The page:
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Article
November 17, 1989

The Economic Costs of Non—Insulin-Dependent Diabetes Mellitus

Author Affiliations

From Policy Analysis Inc, Brookline, Mass (Messrs Huse and Lacey and Drs Oster and Killen); and the Channing Laboratory, Department of Medicine, Harvard Medical School and Brigham and Women's Hospital, Boston, Mass (Dr Colditz).

From Policy Analysis Inc, Brookline, Mass (Messrs Huse and Lacey and Drs Oster and Killen); and the Channing Laboratory, Department of Medicine, Harvard Medical School and Brigham and Women's Hospital, Boston, Mass (Dr Colditz).

JAMA. 1989;262(19):2708-2713. doi:10.1001/jama.1989.03430190092037
Abstract

Persons with diabetes experience elevated risks of a variety of other illnesses— including circulatory, visual, neurological, renal, and skin disorders—relative to their nondiabetic peers. Previous estimates of the economic burden of diabetes, however, have not taken full account of this related morbidity and mortality and have therefore understated the cost to the nation due to this disease. Accordingly, we estimated the economic costs of type II, or non-insulin-dependent, diabetes mellitus, reflecting its contribution to the total burden of disease in the United States. In 1986, non—insulin-dependent diabetes mellitus was responsible for $11.6 billion in health care expenditures, including $6.8 billion for diabetic care and $4.8 billion attributable to an excess prevalence of related (principally cardiovascular) conditions. The human toll of non—insulin-dependent diabetes mellitus included 144 000 deaths—about 6.8% of total US mortality—and the total disability of 951 000 persons. The total economic burden of non—insulin-dependent diabetes mellitus in 1986, including health care expenditures and productivity forgone due to disability and premature mortality, was $19.8 billion.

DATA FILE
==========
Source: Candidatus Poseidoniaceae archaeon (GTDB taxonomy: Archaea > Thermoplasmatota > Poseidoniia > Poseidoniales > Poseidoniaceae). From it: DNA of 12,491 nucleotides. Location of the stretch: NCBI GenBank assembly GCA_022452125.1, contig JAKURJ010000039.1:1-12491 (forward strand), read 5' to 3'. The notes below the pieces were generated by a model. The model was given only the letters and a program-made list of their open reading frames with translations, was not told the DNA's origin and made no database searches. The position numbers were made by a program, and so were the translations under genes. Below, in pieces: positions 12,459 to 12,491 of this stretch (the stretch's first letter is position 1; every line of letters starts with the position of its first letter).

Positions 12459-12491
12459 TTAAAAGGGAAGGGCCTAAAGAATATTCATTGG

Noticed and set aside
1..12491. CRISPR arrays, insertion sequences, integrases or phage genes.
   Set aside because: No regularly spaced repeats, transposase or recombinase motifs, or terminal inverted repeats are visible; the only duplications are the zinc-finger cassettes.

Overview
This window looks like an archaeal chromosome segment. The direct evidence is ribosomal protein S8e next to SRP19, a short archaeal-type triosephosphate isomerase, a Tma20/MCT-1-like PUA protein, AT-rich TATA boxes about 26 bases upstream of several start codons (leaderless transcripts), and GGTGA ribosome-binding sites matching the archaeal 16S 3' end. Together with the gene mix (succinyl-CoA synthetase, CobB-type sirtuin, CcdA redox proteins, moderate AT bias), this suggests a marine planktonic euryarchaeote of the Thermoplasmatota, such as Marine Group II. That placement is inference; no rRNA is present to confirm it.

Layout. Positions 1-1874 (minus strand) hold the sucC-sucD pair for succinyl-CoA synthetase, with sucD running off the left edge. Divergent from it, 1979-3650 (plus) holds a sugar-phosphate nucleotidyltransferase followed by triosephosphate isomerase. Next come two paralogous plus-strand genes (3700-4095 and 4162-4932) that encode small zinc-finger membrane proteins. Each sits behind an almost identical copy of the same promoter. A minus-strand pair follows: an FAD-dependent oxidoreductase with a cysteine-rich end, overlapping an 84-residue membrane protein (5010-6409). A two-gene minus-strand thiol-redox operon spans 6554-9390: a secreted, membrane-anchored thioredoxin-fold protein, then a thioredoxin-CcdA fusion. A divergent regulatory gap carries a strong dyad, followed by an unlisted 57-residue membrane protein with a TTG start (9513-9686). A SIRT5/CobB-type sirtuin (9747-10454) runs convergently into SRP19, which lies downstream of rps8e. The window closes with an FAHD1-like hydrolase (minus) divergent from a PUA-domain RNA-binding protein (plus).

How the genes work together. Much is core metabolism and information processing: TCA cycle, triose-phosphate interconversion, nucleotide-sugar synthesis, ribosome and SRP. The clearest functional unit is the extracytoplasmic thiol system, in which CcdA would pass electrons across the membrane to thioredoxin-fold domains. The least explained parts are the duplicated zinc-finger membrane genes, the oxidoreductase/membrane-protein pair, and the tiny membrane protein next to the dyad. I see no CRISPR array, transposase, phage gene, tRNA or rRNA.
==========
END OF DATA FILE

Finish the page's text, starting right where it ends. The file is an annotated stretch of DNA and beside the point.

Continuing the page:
(JAMA. 1989;262:2708-2713)

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